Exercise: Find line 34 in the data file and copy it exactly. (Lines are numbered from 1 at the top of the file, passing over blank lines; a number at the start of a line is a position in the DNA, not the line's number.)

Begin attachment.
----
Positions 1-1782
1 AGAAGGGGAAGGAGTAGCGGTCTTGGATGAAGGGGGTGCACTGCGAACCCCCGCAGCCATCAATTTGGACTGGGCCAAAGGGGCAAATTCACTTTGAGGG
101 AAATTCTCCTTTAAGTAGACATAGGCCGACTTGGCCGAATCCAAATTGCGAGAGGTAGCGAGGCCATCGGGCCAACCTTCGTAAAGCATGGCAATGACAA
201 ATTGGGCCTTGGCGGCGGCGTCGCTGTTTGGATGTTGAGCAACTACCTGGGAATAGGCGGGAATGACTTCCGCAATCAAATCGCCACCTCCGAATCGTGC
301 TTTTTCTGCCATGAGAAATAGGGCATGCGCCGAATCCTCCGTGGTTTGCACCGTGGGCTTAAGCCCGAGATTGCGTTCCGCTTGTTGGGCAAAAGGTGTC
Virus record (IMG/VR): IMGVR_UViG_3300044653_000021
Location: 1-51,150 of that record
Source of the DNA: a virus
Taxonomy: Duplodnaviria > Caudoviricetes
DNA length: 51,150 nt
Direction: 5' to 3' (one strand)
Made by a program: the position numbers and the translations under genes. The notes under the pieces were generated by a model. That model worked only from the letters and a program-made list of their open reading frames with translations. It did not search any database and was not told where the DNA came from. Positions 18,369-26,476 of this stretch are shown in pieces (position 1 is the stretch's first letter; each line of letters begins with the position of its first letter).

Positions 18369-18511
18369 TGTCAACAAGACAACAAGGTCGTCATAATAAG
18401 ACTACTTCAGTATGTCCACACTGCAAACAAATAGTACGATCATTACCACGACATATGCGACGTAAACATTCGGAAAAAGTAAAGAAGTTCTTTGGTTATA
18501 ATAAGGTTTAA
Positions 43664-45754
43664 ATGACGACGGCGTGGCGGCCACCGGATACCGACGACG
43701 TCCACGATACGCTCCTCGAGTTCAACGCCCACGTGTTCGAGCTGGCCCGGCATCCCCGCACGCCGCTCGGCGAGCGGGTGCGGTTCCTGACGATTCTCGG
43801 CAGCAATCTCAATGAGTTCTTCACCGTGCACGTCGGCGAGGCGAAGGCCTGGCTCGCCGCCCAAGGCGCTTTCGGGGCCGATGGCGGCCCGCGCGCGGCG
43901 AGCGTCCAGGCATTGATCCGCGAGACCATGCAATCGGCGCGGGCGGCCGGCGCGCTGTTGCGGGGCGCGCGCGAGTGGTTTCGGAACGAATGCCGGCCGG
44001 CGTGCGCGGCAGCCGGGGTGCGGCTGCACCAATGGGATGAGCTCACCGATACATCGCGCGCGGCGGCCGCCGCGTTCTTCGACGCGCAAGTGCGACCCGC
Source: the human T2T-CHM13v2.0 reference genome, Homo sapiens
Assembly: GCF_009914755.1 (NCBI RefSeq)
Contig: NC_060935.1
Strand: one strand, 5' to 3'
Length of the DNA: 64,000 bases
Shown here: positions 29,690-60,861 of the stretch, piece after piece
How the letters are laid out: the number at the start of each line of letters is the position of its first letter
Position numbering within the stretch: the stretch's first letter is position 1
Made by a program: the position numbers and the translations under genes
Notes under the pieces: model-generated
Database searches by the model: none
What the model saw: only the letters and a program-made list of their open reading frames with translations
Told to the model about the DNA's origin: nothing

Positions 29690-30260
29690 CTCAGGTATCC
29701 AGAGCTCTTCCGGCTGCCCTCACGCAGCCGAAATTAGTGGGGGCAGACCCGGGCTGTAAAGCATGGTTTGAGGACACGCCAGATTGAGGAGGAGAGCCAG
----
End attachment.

What the model saw: only the letters and a program-made list of their open reading frames with translations